The Vivo X80 Pro continues the design language set by the Vivo X70 series, which introduced the giant reflective camera island and frosted glass coating. In terms of overall shape and dimensions, it feels identical to the Vivo X70 Pro Plus. In China, the Vivo X80 Pro also comes in an orange leatherback but for the global market, there is only the black glass version.
The X80 Pro is a typical Android glass-and-metal slab, so there’s a 6.8-inch, 3200 x 1440 OLED panel with a variable refresh rate of up to 120Hz. It’s a beautiful panel — as is the case with every flagship Android phone these days — but if I must nitpick, I notice that it doesn’t get as bright as the Galaxy S22 Ultra or OPPO Find X5 Pro’s panels. On really sunny days, you will have to crank the brightness to maximum.
Here’s a tangible example of the difference in brightness levels: for the below photo, I had to set all three phone screens to roughly the same brightness levels for the camera, and the Galaxy S22 Ultra is at roughly 35% brightness compared to the Vivo X80 Pro and X70 Pro Plus’ 55% brightness.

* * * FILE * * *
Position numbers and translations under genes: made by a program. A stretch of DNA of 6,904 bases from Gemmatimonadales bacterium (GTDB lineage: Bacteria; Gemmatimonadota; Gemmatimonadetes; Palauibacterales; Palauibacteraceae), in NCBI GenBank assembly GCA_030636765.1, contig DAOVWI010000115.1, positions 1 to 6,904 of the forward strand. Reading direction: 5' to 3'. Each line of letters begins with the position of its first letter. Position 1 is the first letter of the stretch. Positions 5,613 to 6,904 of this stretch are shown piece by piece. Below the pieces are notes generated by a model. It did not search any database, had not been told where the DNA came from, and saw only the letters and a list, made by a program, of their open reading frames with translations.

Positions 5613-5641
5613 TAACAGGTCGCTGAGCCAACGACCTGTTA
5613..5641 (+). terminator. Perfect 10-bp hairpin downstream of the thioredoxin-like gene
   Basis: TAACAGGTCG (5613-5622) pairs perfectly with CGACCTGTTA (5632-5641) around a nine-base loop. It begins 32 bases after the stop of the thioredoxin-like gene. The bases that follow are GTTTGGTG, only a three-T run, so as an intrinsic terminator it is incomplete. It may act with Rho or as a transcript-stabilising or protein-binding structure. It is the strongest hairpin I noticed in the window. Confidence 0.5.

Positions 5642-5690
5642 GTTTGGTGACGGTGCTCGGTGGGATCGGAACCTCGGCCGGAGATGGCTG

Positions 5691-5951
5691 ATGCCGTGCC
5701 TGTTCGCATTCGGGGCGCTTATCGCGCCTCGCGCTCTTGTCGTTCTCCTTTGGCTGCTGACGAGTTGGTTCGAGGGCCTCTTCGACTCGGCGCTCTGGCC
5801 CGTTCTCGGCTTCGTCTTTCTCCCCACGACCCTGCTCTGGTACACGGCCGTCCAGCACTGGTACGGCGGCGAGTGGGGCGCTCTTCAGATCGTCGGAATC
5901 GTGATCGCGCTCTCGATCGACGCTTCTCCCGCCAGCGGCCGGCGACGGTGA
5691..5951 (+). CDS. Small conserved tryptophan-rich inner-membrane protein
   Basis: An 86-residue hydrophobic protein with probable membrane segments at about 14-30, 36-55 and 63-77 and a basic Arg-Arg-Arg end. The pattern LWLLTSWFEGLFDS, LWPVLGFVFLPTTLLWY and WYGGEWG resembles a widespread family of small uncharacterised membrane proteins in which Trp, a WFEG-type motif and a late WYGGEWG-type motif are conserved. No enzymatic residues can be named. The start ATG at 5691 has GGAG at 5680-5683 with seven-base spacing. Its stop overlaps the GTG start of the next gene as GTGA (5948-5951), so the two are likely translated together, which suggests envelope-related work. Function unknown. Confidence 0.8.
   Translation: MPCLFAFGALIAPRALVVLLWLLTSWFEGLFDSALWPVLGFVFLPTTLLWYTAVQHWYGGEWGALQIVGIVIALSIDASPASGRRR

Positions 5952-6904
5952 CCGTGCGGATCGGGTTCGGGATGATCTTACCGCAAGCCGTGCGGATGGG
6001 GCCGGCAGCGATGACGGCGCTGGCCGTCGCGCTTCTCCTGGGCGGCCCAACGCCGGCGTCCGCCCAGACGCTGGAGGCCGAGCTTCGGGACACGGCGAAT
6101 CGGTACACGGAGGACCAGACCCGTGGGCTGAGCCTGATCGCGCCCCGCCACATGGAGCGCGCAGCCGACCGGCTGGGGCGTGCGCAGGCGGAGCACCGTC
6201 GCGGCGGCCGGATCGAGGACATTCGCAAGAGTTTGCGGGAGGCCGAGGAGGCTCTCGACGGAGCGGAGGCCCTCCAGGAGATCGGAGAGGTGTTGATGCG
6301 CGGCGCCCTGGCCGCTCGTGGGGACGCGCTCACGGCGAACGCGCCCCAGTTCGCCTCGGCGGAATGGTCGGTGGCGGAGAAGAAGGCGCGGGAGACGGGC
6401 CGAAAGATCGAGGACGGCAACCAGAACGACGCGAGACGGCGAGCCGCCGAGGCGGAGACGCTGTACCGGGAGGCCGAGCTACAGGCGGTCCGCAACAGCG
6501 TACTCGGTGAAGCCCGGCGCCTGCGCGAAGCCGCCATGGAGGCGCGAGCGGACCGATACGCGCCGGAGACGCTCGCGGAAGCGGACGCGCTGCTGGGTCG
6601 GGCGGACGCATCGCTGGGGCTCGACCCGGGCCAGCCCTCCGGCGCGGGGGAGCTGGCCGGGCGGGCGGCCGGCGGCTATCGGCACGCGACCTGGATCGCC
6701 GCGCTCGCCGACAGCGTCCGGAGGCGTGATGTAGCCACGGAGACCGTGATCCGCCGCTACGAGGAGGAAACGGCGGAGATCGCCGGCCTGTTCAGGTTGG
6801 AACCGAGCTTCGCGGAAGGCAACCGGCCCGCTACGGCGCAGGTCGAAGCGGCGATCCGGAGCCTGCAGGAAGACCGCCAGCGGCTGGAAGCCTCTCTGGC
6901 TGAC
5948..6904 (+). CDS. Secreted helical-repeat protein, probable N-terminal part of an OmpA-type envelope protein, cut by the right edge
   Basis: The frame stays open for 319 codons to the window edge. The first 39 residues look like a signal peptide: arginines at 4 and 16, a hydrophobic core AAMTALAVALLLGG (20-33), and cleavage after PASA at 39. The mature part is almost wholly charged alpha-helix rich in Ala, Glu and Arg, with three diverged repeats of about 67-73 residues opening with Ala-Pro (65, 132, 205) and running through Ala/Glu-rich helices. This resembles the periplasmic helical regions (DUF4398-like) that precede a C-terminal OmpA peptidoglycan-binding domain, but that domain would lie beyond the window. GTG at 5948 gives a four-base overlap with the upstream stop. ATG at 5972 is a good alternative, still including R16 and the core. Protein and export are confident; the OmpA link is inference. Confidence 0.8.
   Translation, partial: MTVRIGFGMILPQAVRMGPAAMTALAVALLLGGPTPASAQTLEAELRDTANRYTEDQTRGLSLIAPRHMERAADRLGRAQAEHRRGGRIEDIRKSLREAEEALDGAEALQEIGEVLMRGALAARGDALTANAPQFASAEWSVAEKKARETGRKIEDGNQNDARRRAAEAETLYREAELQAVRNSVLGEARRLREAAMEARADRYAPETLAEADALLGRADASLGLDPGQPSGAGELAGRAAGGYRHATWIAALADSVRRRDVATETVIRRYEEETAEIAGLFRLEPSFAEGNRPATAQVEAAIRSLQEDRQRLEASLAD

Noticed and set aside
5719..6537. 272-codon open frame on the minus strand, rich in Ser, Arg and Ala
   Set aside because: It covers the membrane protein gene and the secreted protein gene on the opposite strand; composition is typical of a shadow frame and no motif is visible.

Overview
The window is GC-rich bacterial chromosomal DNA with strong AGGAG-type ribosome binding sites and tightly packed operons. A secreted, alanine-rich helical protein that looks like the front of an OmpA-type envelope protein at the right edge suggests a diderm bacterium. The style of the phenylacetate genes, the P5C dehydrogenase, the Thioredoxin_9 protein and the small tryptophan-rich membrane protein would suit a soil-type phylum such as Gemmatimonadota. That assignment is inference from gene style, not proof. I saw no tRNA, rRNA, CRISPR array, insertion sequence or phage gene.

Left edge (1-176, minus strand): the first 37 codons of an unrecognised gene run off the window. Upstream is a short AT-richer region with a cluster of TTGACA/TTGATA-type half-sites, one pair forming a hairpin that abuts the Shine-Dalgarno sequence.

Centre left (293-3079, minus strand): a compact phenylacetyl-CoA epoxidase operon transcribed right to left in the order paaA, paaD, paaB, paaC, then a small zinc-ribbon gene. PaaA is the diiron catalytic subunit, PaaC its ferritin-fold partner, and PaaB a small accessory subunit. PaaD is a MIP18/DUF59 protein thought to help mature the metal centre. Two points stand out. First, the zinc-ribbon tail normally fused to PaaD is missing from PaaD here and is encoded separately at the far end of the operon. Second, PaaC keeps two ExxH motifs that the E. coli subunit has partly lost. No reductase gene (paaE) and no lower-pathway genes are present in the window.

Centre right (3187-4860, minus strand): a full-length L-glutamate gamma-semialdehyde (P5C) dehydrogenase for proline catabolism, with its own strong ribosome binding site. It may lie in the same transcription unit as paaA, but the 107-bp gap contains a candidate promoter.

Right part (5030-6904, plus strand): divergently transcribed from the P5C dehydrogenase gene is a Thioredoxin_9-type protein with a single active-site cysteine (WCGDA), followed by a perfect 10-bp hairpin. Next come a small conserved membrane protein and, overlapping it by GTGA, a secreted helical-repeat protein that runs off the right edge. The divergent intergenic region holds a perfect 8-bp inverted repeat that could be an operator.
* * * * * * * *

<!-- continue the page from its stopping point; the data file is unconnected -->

The X80 Pro is well-built, with clicky, tactile buttons that are located in easy-to-reach places, and a relatively (by 2022 flagship standards) lightweight of 219g. It’s neither too wide like an iPhone 13 Pro nor has pointy corners like the Galaxy S22 Ultra. It should fit in the palm nicely for most people. One nitpick: the phone’s aluminum top has the words “professional photography” printed, which feels tacky. Yes, there’s a Zeiss logo and camera lens spec marked on the camera module too, but those are acceptable in my opinion as that’s what camera lenses have done for years. More on the cameras later. Also, note that the top of the device also houses the IR blaster — you see this only on rare phones outside of Xiaomi.